In general, the copyright is held by the photographer taking the photo (with a few minor exceptions, such as if they've a contract which transfers the rights to another person, such as their employer).
The rights holder may choose to licence their work to you, either in exchange for a fee (something like a stock image library) or sometimes without a fee (such as projects like Wikimedia Commons). Irrespective of whether a fee is paid or not, there may be further conditions attached to the licence, and to pick on the Image of the Day on wikimedia Commons at time of writing, it is licensed under the Creative Commons Attribution-Share Alike 3.0 Unported license -- in lay terms, this means that you can use the image without paying royalty as long as you attribute the original creator, and any derivative works are also licenced on the same terms.
Over and above this, there are is the concept of fair use use which can allow you to use something that is otherwise copyrighted, and you should consult your local, friendly lawyer to understand what classifies as fair usage in your jurisdiction; my basic understanding allows fair usage to include (say) a photo of a book cover (a copyrighted artwork) if you're using it in a context of a book review, or in an online sales situation, for example. Some jurisdictions allow for satirical use, although that's more about infringing trade marks.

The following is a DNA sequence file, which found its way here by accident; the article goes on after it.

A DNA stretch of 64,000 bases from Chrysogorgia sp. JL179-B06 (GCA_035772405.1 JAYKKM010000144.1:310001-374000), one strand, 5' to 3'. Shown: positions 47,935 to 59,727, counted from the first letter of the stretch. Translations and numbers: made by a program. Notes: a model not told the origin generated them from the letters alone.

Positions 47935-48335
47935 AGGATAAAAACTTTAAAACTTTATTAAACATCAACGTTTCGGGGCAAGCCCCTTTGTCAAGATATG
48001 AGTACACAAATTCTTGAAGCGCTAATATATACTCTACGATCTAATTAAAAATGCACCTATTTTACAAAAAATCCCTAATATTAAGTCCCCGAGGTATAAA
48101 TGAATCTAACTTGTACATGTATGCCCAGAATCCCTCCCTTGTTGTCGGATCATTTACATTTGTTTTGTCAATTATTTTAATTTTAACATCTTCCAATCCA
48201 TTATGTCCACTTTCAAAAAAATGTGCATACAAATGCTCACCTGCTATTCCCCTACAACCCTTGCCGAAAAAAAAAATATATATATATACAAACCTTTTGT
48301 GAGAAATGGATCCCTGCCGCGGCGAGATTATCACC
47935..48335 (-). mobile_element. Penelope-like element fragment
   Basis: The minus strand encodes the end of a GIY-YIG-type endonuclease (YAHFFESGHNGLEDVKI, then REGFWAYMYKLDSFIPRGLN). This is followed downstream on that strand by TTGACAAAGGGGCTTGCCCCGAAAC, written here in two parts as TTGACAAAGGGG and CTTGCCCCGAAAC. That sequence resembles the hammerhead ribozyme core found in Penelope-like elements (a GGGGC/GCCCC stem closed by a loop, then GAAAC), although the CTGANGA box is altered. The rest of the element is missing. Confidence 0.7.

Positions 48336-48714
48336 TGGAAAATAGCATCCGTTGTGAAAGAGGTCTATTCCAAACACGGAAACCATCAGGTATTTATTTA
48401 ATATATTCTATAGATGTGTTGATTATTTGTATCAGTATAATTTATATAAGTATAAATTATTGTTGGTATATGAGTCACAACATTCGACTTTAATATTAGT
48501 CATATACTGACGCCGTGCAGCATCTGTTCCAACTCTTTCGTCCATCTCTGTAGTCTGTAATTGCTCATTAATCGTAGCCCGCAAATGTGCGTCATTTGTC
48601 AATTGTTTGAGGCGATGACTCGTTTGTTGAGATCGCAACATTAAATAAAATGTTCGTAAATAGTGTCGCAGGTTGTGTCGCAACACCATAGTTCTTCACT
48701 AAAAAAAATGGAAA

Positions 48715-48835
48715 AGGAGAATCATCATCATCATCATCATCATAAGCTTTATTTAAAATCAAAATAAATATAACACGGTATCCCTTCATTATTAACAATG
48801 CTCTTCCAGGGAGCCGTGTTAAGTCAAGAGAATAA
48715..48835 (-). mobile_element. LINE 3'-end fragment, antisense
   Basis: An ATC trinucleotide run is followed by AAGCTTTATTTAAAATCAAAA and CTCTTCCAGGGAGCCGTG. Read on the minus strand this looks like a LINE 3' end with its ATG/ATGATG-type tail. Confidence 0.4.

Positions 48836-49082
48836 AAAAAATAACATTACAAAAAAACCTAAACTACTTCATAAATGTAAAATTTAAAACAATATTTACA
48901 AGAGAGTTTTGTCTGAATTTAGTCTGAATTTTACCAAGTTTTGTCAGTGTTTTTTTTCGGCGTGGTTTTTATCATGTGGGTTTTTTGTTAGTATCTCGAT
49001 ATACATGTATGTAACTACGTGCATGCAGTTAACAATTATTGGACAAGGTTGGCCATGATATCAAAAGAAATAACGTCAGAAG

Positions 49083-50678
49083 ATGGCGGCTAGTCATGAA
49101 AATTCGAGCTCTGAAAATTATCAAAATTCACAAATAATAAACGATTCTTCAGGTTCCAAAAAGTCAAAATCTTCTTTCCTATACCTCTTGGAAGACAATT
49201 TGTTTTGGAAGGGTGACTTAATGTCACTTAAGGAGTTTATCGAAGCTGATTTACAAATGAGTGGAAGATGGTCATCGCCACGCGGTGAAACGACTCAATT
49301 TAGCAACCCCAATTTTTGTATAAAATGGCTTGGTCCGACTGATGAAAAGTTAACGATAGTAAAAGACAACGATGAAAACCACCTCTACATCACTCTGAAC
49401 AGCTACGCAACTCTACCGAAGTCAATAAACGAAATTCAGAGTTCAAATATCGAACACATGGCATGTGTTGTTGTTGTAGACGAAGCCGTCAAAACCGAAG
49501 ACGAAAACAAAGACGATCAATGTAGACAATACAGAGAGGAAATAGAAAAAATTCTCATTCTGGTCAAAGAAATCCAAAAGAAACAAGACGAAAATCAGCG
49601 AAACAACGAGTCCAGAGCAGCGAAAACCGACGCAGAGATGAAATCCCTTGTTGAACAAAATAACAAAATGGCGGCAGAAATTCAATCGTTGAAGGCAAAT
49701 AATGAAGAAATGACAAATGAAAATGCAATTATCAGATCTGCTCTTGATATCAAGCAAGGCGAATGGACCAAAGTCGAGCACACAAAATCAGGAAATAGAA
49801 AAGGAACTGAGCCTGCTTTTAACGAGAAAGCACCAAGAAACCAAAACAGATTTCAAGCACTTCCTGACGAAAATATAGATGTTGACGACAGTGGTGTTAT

It is key to remember that not having to pay a royalty does not mean there are no restrictions, and also that copyright is implicit, so you should seek a licence to use content that you did not create; If you forget this key principle, you may end up in court.